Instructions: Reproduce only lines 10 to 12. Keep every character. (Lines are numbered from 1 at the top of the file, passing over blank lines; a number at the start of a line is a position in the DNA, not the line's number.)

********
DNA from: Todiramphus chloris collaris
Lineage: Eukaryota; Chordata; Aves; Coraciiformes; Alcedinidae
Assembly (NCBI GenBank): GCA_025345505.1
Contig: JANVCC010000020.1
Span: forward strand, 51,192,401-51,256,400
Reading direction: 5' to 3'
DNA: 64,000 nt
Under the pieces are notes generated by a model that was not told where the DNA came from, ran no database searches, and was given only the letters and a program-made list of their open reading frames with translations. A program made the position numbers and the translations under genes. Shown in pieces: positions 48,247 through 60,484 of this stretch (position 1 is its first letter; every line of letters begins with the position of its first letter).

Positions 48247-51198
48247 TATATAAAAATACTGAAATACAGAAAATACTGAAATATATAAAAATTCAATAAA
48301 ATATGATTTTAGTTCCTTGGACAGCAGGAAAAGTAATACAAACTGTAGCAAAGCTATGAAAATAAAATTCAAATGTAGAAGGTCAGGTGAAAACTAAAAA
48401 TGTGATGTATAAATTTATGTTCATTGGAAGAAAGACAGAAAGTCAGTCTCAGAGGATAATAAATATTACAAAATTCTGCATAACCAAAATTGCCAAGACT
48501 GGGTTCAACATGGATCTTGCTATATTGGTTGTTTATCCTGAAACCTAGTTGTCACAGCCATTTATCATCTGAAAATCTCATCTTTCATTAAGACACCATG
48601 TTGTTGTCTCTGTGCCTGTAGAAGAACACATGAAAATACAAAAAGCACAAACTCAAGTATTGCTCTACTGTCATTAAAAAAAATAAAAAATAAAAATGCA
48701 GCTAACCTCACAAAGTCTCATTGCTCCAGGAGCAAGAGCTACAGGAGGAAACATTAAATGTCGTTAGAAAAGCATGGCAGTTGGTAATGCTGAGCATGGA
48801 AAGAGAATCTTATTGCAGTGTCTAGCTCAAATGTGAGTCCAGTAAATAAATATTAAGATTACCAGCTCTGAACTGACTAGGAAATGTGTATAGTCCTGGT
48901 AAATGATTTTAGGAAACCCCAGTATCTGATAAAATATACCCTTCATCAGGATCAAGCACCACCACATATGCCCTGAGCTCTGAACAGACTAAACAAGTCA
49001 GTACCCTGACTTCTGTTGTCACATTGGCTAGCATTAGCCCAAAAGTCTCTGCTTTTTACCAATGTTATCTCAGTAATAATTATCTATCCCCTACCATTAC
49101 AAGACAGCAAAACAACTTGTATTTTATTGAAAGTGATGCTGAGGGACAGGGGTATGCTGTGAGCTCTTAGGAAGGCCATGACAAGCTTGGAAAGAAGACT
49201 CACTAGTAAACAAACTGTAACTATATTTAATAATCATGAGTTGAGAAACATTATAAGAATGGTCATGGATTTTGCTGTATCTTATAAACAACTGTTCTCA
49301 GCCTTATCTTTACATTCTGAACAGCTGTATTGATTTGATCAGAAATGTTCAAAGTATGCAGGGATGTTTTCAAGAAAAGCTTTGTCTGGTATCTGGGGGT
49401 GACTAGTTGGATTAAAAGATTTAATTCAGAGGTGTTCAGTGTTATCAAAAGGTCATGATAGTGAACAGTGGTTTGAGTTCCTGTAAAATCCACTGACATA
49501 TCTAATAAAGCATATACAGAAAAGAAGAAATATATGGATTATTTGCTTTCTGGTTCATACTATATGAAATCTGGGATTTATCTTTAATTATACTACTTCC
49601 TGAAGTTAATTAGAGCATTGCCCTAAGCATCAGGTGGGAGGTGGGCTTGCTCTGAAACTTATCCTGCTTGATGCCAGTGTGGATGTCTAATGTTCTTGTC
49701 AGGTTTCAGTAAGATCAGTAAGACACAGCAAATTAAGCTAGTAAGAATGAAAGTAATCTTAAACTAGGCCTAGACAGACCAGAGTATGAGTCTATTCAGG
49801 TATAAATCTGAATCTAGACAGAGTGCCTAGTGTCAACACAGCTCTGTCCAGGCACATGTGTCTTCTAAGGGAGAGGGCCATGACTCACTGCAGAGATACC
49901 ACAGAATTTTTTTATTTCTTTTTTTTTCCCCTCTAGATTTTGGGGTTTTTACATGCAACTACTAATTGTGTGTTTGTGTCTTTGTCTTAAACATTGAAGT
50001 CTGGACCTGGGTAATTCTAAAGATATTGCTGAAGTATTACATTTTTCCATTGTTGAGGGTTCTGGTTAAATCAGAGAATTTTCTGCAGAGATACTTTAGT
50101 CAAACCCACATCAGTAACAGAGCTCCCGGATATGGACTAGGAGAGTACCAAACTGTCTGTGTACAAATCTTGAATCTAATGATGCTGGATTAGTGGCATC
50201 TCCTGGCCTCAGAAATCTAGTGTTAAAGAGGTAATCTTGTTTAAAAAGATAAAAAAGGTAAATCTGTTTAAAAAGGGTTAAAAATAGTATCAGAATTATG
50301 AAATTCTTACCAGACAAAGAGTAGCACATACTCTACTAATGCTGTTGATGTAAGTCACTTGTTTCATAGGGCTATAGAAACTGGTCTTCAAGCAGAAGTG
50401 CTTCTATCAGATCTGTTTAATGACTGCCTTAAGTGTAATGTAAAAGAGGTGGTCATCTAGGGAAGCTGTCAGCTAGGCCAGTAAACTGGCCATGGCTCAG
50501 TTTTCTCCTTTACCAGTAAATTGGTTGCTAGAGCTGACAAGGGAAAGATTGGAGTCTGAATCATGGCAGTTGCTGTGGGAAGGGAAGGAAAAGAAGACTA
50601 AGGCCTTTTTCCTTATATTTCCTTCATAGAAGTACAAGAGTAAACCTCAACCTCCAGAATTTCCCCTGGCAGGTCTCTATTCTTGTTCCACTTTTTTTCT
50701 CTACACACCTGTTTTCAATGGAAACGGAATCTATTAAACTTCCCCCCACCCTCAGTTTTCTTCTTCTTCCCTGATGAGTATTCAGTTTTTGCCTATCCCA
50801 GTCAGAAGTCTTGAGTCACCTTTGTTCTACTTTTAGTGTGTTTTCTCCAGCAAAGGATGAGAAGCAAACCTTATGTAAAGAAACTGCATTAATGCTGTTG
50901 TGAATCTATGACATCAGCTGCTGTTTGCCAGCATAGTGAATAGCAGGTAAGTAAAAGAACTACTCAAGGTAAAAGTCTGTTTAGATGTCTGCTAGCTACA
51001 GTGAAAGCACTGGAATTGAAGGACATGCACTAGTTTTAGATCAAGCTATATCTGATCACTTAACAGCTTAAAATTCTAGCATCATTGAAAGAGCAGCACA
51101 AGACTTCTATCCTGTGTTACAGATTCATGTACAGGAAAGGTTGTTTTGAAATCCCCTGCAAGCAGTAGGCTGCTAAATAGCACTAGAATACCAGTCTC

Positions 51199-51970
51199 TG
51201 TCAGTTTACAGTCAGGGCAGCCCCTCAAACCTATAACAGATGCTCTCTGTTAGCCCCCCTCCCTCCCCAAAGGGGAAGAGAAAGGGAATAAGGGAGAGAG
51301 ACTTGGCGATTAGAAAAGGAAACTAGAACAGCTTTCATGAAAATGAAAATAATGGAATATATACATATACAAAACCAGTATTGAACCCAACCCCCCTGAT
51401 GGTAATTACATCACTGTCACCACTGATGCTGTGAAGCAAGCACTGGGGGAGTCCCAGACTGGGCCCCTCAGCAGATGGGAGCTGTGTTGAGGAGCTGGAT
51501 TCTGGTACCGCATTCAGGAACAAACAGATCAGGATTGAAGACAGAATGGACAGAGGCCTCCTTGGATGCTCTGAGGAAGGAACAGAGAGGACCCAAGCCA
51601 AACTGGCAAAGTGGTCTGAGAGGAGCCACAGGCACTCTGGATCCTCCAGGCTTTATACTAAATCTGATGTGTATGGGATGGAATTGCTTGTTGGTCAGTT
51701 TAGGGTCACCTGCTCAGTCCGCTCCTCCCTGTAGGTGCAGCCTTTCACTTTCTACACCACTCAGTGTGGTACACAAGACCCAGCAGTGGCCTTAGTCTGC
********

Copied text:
48247 TATATAAAAATACTGAAATACAGAAAATACTGAAATATATAAAAATTCAATAAA
48301 ATATGATTTTAGTTCCTTGGACAGCAGGAAAAGTAATACAAACTGTAGCAAAGCTATGAAAATAAAATTCAAATGTAGAAGGTCAGGTGAAAACTAAAAA
48401 TGTGATGTATAAATTTATGTTCATTGGAAGAAAGACAGAAAGTCAGTCTCAGAGGATAATAAATATTACAAAATTCTGCATAACCAAAATTGCCAAGACT